As a screenwriter, Stallone has never been known for subtlety. As in Rambo II, he finds his hero a woman to care about in the most improbable of circumstances. Barney’s contact in enemy territory is a woman named Sandra (Giselle Itié). She has her own secrets, which results in a harshly realistic scene of torture at the hands of Munroe. But Sandra provides the emotional connection that prompts Barney to finish the job – his way – when things turn out to be not quite what Mr. Church described. In a wise directorial move, Stallone lets Tool deliver the speech that explains Barney’s decision, thereby ensuring that an actor of sufficient range (Rourke) will carry the film’s emotional weight. As much as he’s developed as a filmmaker, Stallone’s vocal delivery has never progressed beyond the limited register that makes him so ripe for parody (see Rob Schneider in Judge Dredd).
The pyrotechnics are plentiful and extreme. There’s a sequence with a seaplane and a dock full of soldiers (improvised on location according to the special features) that’s so gratuitously destructive that I found myself giggling. The final assault on the general’s palace involves an almost endless succession of beatdowns, explosions, fireballs and gunfire that’s designed to outdo every piece of CGI violence you’ve seen in the past ten years (and then some). And throughout the film, there are little reminders of Stallone’s earlier movies in ways that sharpen the experience and make it more fun, whether it’s the sight of Barney racing against time in slow motion (just like John Rambo), or Dolph Lundgren looking menacing (hello, Ivan Drago!), or Eric Roberts curling his lip as Munroe (just like the psycho coke smuggler he played in The Specialist, where his main victim just happened to be named “May Munro”), or, maybe best of all, a wisecrack during Schwarzenegger’s scene about how he wants to be president. [COLOR= #0000ff]IMDb[/COLOR] says this is a reference to Arnold’s “political ambitions”, but true fans know it’s a reference to Demolition Man:
Lenina Huxley: I have, in fact, perused some newsreels in the Schwarzenegger Library, and the time that you took that car...
John Spartan: Hold it. The Schwarzenegger Library?
Lenina Huxley: Yes. The Schwarzenegger Presidential Library. Wasn't he an actor when you...?
John Spartan: Stop! He was President?
Lenina Huxley: Yes! Even though he was not born in this country, his popularity at the time caused the 61st Amendment which states...
John Spartan: I don't wanna know.
Sandra Bullock played Huxley. It launched her career. She’s rumored to be lined up for The Expendables II, and I can’t wait.
Cinematographer Jeffrey Kimball has a long and distinguished history with action films, including Top Gun, The Specialist and Mission Impossible 2. He gives The Expendables a glossy, polished surface that might seem at odds with the “down and dirty” subject matter, but is really its best friend. If you’re going to take all that trouble to do real stunts in real locations with real practical effects, you want it all to be seen, and you want it to look good. The image on the Blu-ray is detailed, stable and colorful, with excellent black levels, no visible noise and no evidence of inappropriate digital tampering. In the nighttime attack scenes, the frame is able to accommodate both bright orange-yellow flames and areas of darkness and shadow without losing detail or “blowing out” part of the image. Leaves in the jungle are every bit as distinct as the tattoo paraphernalia in Tool’s workshop. One expects a superior image from the Blu-ray of a contemporary production, and in this case one gets it.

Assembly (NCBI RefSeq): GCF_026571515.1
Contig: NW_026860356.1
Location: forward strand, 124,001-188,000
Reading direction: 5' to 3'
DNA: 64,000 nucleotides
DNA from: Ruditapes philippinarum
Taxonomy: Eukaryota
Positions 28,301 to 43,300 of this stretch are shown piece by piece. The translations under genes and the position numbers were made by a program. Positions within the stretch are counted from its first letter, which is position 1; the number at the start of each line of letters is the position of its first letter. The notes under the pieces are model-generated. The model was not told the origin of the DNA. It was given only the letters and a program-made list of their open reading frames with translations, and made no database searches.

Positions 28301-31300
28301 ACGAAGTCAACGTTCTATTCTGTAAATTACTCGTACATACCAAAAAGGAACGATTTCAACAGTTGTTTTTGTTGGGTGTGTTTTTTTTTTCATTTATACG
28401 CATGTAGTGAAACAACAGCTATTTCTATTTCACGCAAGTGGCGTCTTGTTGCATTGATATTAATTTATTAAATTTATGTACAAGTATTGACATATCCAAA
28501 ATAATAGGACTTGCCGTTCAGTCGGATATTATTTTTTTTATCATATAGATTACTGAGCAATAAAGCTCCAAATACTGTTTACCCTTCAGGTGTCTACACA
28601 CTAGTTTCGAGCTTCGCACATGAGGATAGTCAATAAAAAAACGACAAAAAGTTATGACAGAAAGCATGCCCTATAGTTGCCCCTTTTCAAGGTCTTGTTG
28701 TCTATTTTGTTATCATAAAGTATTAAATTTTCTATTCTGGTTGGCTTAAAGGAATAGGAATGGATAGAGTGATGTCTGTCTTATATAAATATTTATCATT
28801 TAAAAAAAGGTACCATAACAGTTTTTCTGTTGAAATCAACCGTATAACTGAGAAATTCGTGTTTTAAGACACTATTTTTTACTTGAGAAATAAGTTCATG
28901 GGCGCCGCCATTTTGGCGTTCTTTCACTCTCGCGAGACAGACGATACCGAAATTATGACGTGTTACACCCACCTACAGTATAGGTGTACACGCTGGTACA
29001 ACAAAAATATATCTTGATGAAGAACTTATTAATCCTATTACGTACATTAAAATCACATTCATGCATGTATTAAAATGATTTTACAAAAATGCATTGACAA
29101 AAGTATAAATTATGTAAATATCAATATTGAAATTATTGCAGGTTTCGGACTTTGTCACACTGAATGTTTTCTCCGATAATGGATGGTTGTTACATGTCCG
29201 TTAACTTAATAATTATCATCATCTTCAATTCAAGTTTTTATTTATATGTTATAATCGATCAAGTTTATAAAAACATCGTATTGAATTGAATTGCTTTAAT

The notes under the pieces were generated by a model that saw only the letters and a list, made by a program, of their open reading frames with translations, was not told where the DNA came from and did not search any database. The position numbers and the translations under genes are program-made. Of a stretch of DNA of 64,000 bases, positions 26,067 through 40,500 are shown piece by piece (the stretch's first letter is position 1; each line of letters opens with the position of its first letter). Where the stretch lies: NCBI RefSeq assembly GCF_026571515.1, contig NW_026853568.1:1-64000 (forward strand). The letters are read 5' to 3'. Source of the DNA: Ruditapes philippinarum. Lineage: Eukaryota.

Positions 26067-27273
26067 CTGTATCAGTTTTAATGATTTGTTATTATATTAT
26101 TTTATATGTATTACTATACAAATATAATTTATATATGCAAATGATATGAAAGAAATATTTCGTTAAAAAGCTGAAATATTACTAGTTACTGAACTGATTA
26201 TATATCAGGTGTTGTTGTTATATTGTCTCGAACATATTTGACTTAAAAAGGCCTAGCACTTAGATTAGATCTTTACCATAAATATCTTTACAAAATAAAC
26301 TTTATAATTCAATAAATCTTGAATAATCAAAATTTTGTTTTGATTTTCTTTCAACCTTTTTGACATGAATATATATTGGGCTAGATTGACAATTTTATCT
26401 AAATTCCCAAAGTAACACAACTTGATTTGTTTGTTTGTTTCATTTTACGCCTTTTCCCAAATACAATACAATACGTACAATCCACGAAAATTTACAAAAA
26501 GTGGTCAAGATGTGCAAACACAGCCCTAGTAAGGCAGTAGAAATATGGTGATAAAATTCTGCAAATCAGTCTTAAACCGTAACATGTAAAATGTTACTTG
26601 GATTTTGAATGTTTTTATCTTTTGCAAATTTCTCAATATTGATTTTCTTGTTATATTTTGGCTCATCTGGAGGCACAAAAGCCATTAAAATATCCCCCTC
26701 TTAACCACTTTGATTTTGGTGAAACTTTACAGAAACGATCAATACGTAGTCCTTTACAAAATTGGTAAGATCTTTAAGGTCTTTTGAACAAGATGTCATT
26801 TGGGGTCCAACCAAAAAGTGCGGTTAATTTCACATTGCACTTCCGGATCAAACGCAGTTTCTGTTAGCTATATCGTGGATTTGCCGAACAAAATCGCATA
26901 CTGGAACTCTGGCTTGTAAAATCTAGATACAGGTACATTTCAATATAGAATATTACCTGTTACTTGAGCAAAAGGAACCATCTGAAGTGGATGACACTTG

Sound mixer Chris David summed up Stallone’s instructions for The Expendables soundtrack as follows: “By all means be a fine artist, but not on my movie.” The soundtrack is an assault on the senses, and realism be damned. Starting with the motorcycles on which the gang arrives at the film’s opening, every sound is amped up for maximum impact. Your speakers will get a workout, and so will your sub. If you play at high levels, the neighbors may complain.
Not that anyone is likely to notice, but Brian Tyler’s score is actually pretty good, when you can hear it. The track is DTS lossless 7.1.
Features marked with an asterisk are exclusive to Blu-ray.
Commentary with Director/Co-Writer/Star Sylvester Stallone. Stallone tends to focus on the characters, the performances and the script (I refuse to call it a “story”), with occasional observations on the locations and circumstances of particular scenes. Among other interesting details is the fact that all of Mickey Rourke’s work on the film was done in 48 hours, during a break from filming Iron Man 2 (which is why Tool has the same hair as Ivan Vanko). Stallone goes uncharacteristically quiet at times, but what he does have to say is interesting. Since most of the commentary has been incorporated into the “Ultimate Recon Mode”, anyone who’s just finished watching the film may want to skip ahead to that.